How do you talk to your 8 year old about 9/11, when you don’t believe the official story?

On September 11, 2001, I like everyone across the world was watching television as two planes entered the twin towers of the World Trade Center in New York City.  I saw people falling from the buildings as they collapsed into a sea of chaos with panic and fear spreading through the city as it did through the nation.. the world.  I had never heard of World Trade Center building 7 nor had I heard that no plane had ever entered the Pentagon.  It all happened so fast, the story of what happened seemed secondary to the fear.. the tremendous fear..  I was not a mother at this time and it never once occurred to me that this was something I would ever have to discuss with my future children.  Two years later, I became a mother for the first time.  After a difficult infancy filled with Emergency Room visits, a surgery and two weeks in the hospital I gave 9/11 very little thought.  It was not until years later watching a rembrance show on the History Channel that I would hear stories of boogie men carrying box cutters and cell phone calls made at 30,000 feet.  Having been raised with a keen distrust of government it didn’t take me long to feel something was rotten in the state of New York.  Throughout the years I would continue to catch glimpses of the lies, first in Michael Moore’s film “Fahrenheit 9/11” (and I don’t particularly consider myself a fan although I did like his “Capitalism a Love Story” until it turned into “Obama and Socialism, a Love Story”) anyway.. It was clear that lies had been told and nothing was as it appeared.  Internet fixations brought this awareness to a new level with constant reminders of the discrepancies, the illogicalness of a building collapsing at free fall speed (kind of like a controlled demolition), all of which followed by the fake war on terror.  Mind you I am not a 9/11 truth junkie combing over thousands of documents and scenarios, over hundreds of hours of footage with a vast array of circumstances from elaborate plots laid out by Israel to countless scientific facts about the engineering impossibility of such of an event occurring in the manner in which it occurred.  Nevertheless, I know there is very little chance that the official story can be remotely close to the truth.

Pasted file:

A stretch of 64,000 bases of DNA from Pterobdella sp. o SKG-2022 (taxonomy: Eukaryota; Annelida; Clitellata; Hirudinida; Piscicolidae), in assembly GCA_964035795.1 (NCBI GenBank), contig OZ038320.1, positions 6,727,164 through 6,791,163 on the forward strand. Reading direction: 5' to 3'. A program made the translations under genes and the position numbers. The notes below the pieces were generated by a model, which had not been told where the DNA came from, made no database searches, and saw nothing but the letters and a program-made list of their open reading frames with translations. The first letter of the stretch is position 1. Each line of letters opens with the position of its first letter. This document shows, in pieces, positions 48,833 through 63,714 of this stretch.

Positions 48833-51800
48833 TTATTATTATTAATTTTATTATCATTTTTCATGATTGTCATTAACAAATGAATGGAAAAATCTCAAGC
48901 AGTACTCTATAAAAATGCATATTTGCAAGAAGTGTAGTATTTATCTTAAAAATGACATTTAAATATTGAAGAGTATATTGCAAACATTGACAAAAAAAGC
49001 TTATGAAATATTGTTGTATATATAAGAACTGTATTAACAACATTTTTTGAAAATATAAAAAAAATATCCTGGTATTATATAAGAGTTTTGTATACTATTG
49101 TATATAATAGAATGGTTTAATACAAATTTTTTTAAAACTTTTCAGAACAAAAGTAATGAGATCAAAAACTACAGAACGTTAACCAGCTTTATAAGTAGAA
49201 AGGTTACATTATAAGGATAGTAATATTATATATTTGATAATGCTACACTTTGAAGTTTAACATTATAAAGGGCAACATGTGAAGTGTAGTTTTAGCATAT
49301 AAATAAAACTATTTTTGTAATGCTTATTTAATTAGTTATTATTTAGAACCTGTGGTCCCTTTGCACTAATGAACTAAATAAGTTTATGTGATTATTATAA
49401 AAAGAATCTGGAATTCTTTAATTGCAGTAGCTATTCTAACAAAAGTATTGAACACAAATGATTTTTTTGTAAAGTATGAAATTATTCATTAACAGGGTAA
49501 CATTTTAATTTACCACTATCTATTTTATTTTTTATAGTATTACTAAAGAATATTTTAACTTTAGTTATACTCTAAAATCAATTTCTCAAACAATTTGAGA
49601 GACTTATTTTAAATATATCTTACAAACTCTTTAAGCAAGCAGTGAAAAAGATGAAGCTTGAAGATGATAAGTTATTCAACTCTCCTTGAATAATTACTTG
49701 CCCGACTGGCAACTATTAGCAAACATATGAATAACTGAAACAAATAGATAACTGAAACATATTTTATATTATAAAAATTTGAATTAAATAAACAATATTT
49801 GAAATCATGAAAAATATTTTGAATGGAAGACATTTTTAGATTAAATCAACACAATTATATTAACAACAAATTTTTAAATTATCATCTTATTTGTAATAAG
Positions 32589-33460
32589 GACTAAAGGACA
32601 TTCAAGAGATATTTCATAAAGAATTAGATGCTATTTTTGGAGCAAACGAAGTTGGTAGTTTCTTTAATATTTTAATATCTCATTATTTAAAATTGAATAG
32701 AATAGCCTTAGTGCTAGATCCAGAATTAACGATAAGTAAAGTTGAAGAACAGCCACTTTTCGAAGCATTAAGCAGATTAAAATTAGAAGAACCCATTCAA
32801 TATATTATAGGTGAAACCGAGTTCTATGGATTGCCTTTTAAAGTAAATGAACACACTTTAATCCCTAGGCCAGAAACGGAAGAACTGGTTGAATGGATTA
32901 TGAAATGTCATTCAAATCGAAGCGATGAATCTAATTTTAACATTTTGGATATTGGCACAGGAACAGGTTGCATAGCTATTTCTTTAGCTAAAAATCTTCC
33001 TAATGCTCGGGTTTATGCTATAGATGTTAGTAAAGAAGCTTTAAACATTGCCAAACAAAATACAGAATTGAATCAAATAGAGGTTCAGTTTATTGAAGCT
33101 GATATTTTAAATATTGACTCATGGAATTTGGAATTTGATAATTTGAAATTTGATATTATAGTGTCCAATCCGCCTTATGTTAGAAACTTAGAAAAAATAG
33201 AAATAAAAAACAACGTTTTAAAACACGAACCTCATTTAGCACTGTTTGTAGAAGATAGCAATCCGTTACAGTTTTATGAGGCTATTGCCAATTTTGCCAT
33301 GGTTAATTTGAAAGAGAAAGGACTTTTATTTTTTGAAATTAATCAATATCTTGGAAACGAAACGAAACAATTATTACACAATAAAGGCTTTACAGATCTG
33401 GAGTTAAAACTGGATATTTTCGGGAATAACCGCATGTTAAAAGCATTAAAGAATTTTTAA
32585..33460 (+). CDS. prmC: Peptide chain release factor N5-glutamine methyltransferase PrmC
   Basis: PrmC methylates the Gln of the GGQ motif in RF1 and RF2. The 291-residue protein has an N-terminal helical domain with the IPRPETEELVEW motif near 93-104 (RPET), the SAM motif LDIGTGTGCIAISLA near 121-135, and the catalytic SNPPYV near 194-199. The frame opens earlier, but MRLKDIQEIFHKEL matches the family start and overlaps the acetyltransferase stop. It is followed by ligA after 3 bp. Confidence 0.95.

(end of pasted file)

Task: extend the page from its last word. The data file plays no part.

Nearly 10 years later on September 9, 2011 my oldest son is now 8 years old and it has still never crossed my mind that I will one day need to discuss this event with my children, until that day.. became today.  As I’m shutting the door behind me while my two sons and I are each carrying a bucket of recycling, my eldest son turns to me and asks “do you remember September 11, 2001?”  My initial response, “Huh?”  Question is repeated and this time a coherent response, “Yes”.  “Mommy, did you know that two planes entered the twin towers knocking over the buildings? Did you know that it was all planned by an evil man who was the boss and wanted to take over the world?”  My response, “Uhmm..”  “Yes Mommy, he is dead and we celebrated because we should, because he killed so many people.”  Oh dear, “is this what they’re teaching him”, goes through my mind.  I quickly respond with a series of questions.  “Did you know that it was never proven that that man did it, did you know he was never convicted of a crime, arrested or had a chance to appear in front of judge and jury?  How can we celebrate the death of someone we don’t know caused the crime, is it right to celebrate someone’s death anyway?”  I then ask if his teacher had shown him video footage of the event.  Yes, she had.  I take out a bottle from one of the recycle bins and place it on the ground asking my son to pretend his hand is the plane and to crash into it.  Quickly he realizes this will knock over the bottle and tries to hold it down with his other hand.  “No, don’t hold it down, just pretend to be the airplane.”  “Vroooomm… Crash”  The bottle knocks over.  “Did the bottle collapse?” I ask.  “No” he responds.  “What did it look like when the buildings went down?” I continue.  With his hands he visually tells the story.. “pop pop pop pop…” moving his hands like a falling house of cards.  “Why didn’t they knock over like the bottle?”  I ask.  “Because there was an earthquake,” he responds.  “No, there wasn’t an earthquake.”  I reply. “What do you think causes an explosion like that?”  I continue.  “I dunno.. (long pause) a bomb, Mommy?”  I answer with a shrug of the shoulders.  A long pause as a look of confusion washes over my son’s face.  “I don’t think it happened like they say,” he responds.  For a minute I feel proud, followed by a deep concern.  I know my homeschooling friends will say “this is why I homeschool, so the teacher’s don’t feel my children’s head with nonsense.”  While this is a valid reason, I wonder if I did the right thing by leading my 8 year old who still exists in a magical world to re-examine from a logical prospective.  Did I not mold his mind to my way of thinking?  Was he not trying to please me by changing his view?  I think back to when I was a child and I can’t recall any event where I came home with official stories of Kennedy assassinations and having either of my parents lead me to question it.  As a child I would not give the lone gunman theory a second thought until age 18 when I went to see Oliver Stone’s JFK.. with my parents.  I remember staying up to wee hours of the morning with my father as he recounted all the discrepancies he had discovered over the years, debunking the official Lee Harvey Oswald story with conviction.  Later in a conversation with my paternal Grandmother (who shared my love of movies), about JFK she would tell me that as a teen-ager my father would obsess over Kennedy conspiracy theories with countless newspaper and magazine collections pointing out the barrage of disparages.  Why was I not aware of this until now?  Did my parents do the right thing allowing the school to fill my head with this official historical nonsense or perhaps they did insert an ounce of skeptism without my knowledge?  Is that what makes a critical thinker?  Hmmm.. this forgotten art.  Critical Thinking!  Critical thinking does not come when one merely inserts their mind’s eye view into yours.  It often appears when you least expect it and gives little warning.  It’s that pesky little itch that doesn’t go away until you scratch.  Is that what allowed me to watch the History Channel piece and not see just their story, but the story beneath, in between, above and all around?  I am reminded that my son is 8 and it was just a little over a year ago that he went around telling everyone he was a Hobbit.  Of course he’ll believe in fairy tales.  What’s more is that maybe I want him to hear the official story and not because I told him “hey son this is the official story but that’s all bullshit..”  No, because I want him to practice the forgotten art of critical thought.  I would prefer that over time as his fantasy world sadly becomes more reality, he will see and cut through the lies.  So when I ask the question “how do you talk to your 8 year old about 9/11, when you don’t believe the official story?”  I am in no way being rhetorical or claiming to have an answer.  I am quite sincerely asking.  I am quite sincerely wondering, if I handled this correctly.  I know this is one in a series of difficult questions I will be asked as a parent.  I both dread and look forward to them as I do each year as my children age.  I am both filled with pride for their accomplishments and sorrow for their innocence.. as it passes.  My hope is that one day in the future my son will return to me on this topic asking “did you know that no plane ever hit World Trade Center building 7 and it went down anyway?”  If I do my job right and allow him to ask the questions and not proclaim to have all the answers, this day should come but for today “let’s play a little longer with your castles and knights, son.” -April Boden